Libya is teetering on the edge of collapse, having become a new haven for terrorist organizations and an epicenter of the refugee crisis. Few could have imagined that the uprising against the longstanding regime of Mu‘ammar Al-Gaddafi would expose a polity deeply fractured by internal divisions. Fewer still could have predicted the intractability of the conflicts that emerged in the wake of this revolution.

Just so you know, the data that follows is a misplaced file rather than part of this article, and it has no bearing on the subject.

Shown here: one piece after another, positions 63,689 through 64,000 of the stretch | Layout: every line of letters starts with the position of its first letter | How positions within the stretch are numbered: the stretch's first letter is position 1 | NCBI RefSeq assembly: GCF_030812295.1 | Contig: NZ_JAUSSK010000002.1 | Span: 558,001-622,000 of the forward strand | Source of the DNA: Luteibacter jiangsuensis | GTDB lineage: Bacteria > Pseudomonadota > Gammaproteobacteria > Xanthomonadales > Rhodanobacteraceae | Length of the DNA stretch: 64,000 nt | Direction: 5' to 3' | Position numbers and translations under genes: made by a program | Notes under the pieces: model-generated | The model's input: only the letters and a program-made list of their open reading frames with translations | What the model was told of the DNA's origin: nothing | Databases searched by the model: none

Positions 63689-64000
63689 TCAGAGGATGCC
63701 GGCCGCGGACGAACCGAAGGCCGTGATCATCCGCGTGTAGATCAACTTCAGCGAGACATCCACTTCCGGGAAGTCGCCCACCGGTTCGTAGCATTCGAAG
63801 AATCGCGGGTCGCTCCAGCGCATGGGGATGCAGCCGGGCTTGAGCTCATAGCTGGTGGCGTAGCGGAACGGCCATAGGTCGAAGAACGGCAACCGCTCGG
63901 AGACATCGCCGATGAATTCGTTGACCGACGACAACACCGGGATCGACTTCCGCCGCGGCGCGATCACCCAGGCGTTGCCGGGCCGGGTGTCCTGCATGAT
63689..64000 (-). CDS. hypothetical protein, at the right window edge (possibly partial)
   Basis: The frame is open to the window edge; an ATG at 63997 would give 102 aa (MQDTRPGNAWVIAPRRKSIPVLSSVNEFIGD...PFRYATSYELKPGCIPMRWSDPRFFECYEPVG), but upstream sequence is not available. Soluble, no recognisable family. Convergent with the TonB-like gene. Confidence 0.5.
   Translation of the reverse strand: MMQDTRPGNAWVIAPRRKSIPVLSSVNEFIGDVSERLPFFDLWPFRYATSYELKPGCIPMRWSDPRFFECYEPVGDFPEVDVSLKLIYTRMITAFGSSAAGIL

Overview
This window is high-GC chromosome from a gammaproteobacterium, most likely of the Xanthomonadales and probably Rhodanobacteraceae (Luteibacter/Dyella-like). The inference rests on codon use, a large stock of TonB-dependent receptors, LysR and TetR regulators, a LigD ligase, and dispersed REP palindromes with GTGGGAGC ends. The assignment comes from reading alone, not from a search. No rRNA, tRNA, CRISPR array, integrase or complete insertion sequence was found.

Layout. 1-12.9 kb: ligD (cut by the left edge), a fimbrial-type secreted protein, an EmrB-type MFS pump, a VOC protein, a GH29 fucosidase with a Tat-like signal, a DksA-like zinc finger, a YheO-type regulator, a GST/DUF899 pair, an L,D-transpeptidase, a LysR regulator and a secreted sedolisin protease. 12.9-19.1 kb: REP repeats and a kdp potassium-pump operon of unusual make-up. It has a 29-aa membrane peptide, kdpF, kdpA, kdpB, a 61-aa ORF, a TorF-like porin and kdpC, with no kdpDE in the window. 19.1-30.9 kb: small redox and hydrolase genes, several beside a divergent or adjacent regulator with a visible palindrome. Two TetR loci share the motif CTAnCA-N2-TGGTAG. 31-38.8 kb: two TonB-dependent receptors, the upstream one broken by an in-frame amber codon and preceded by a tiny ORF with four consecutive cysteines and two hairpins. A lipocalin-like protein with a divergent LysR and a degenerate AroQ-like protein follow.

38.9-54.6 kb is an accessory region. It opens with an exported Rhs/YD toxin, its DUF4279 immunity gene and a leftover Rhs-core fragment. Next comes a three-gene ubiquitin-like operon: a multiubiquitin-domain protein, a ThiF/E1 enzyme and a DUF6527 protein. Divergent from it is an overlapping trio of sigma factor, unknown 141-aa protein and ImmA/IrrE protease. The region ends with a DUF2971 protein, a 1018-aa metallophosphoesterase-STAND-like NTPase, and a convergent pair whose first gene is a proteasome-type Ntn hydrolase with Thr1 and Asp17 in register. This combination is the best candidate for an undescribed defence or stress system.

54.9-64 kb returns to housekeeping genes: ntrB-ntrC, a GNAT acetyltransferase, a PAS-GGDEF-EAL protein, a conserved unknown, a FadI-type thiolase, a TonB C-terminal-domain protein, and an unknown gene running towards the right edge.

Jacob Mundy’s Libya is the first book to explain the political, security, and humanitarian crises that have engulfed Libya – Africa’s largest oil-exporting country – since the Arab Spring of 2011. Examining the roots of the anti-Gaddafi revolution and the failures that resulted in the country’s descent into chaos, Mundy identifies new centers of power that coalesced in the wake of the regime’s collapse. The more these rival coalitions vied for political authority and control over Libya’s vast oil wealth, the more they reached out to external actors who were playing their own “great game” in Libya and across the region. In the face of such a multifaceted crisis, the future looks grim as the international community seems unable to bring peace to this divided and conflict-ridden nation.